But if this owner structured a deal around the sale of assets, the after-tax outcome would be far less lucrative for her. That's because the C corporation, rather than the owner, would be selling the assets. The business itself would owe taxes on the deal, probably at a rate of about 35%. The owner would end up paying a personal capital-gains tax of about 20% on the remaining $650,000 and would wind up with $520,000.
However, tax pressures, in addition to legal concerns, encourage buyers to push for asset sales. Kris Karlson, president of Bowman/Hanson, an investment-banking firm in San Francisco, says, "If a buyer pays $1 million for an asset-based deal, then the IRS allows the buyer to start depreciating those assets immediately, which can provide a very valuable tax benefit." In contrast, when a deal is structured around stock, the assets on the books must be amortized at their value to the seller, which is likely to be far less than the total sale price. The negative aspect from a buyer's vantage point is that intangibles like goodwill can't be written off as quickly as they might be in an asset-based deal.
Clearly, S corporations are in the best position to keep their selling options open -- and their sales prices high. But switching from C-corporation status isn't much of an option, since Uncle Sam doesn't look with favor on that strategy. If you make the switch and then go on to sell your company anytime within 10 years, you'll basically be subject to the same tax treatment you would have faced in your original C-corporation status. (The financial penalty becomes less the longer you delay, but it takes 10 years to disappear.)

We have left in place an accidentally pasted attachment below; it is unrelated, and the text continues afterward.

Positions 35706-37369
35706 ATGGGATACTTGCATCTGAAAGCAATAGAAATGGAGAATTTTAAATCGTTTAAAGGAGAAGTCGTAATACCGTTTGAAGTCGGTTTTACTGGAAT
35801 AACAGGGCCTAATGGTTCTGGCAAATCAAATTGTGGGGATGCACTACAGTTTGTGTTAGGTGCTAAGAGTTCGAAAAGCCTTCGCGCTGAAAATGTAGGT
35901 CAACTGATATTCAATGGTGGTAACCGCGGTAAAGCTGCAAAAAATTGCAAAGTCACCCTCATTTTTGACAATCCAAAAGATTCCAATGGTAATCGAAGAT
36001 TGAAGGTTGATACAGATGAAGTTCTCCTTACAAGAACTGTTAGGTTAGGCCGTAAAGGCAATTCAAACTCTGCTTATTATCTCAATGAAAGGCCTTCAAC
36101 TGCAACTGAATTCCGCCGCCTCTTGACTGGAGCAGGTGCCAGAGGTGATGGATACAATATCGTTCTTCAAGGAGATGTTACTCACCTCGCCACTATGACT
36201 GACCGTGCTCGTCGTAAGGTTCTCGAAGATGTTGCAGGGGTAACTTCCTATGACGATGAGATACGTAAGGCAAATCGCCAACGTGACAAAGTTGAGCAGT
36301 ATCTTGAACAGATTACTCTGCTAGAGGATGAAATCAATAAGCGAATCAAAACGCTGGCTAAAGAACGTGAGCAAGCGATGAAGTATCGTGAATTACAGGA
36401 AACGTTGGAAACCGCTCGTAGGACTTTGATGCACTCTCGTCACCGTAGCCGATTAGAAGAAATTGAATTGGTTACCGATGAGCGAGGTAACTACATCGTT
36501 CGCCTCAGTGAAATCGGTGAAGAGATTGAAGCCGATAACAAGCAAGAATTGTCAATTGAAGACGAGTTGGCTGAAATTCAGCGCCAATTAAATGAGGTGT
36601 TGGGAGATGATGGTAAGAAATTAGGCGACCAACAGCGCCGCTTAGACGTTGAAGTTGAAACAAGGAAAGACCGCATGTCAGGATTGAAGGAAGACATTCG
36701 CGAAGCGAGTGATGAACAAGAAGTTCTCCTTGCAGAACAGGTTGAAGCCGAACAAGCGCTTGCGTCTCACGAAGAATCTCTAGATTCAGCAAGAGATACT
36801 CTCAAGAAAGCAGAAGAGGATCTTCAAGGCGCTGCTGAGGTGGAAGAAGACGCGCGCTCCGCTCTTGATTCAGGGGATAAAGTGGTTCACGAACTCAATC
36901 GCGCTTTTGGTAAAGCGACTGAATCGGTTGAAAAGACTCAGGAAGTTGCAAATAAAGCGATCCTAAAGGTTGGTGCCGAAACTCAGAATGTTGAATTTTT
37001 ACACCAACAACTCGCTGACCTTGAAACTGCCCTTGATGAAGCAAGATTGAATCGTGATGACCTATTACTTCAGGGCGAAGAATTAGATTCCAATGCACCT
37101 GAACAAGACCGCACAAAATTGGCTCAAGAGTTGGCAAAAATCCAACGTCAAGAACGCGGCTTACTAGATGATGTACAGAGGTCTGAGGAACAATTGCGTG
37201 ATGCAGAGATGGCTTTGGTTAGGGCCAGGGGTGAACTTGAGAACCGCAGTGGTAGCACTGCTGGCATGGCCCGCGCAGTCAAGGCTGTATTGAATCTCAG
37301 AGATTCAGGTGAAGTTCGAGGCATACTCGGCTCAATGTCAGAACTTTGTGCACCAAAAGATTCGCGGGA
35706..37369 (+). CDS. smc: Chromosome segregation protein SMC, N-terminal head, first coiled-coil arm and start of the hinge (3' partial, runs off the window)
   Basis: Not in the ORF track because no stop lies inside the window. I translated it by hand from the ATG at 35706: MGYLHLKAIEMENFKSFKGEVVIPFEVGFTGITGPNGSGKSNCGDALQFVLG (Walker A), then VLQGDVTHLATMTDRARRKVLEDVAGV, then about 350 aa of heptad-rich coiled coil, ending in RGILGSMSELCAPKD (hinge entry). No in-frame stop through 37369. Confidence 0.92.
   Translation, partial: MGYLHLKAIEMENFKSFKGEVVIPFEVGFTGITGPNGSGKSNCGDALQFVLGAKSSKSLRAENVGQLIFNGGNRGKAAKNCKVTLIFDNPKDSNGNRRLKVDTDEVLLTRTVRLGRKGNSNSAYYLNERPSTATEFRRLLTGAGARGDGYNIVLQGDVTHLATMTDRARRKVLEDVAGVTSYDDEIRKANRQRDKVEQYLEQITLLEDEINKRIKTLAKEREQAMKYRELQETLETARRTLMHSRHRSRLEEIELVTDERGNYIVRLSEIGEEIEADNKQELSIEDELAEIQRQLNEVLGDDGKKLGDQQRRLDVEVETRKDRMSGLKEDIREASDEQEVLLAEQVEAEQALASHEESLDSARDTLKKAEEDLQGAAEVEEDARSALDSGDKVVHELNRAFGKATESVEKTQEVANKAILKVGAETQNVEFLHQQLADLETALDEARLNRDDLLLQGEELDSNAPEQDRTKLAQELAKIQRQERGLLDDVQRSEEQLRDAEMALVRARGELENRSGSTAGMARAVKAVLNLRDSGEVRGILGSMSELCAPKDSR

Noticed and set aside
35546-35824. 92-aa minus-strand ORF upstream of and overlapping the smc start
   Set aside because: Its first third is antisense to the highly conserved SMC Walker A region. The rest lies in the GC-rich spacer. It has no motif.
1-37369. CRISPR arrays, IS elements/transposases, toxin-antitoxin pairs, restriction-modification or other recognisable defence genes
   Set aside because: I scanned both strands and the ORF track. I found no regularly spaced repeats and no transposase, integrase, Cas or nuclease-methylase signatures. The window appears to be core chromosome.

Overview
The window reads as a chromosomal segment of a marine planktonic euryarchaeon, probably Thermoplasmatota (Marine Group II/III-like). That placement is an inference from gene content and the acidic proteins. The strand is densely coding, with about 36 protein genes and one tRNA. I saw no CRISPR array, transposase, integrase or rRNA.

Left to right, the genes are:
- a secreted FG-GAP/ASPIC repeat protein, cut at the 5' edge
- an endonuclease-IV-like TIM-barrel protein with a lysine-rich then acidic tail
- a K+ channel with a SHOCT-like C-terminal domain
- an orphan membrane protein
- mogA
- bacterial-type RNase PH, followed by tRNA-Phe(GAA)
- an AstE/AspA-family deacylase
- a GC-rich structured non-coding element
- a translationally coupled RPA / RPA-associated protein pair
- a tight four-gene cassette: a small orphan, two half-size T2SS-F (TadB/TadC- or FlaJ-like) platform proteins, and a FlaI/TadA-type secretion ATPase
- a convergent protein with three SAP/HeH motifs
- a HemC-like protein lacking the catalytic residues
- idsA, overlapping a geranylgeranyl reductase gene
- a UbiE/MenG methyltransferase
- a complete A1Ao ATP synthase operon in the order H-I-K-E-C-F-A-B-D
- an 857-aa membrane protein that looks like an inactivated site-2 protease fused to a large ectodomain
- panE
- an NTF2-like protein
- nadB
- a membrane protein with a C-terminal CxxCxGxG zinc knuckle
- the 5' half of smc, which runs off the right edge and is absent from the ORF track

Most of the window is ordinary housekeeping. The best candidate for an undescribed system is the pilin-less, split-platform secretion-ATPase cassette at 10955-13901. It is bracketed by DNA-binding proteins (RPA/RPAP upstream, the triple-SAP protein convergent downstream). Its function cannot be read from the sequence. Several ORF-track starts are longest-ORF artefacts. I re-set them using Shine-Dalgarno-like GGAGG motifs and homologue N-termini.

That means that owners of C corporations should try to be flexible about their price tag during a sale or should look for ways to make a stock-based deal work. Karlson says, "You can find buyers who won't care if they can't depreciate assets, maybe because they'll be taking on so much debt tied to the transaction that they don't need any more tax write-offs. Or your own company might carry with it other advantages, maybe in the form of a below-market lease or some other beneficial legal agreement, which could compensate." In such cases, the C-corporation seller should be prepared to sign legal documents that will indemnify the buyer against a range of liabilities. And then the seller should keep his or her fingers crossed.
Jill Andresky Fraser is Inc.'s finance editor.
Every once in a great while, the federal government acknowledges that it made a mistake. That's what happened in the case of the Tax Relief Extension Act of 1999, which jeopardized the ability of many small-company owners to sell their businesses in asset-based transactions.
Formerly, owners who sold their companies through asset sales and received the payment in installments had to pay taxes on an installment basis also. The 1999 act changed the rules so that owners who used the accrual method of accounting had to pay Uncle Sam the full tax bill on asset sales during the year in which a sale closed, no matter how long it took the buyer to pay up.
"There was a huge outcry," says Daniel Zucker, a partner at the Chicago law firm McDermott, Will & Emery. During the weeks before New Year's Day 2001, the statutory change was repealed on a retroactive basis and was reverted to the law as it stood before the act's effective date of December 17, 1999.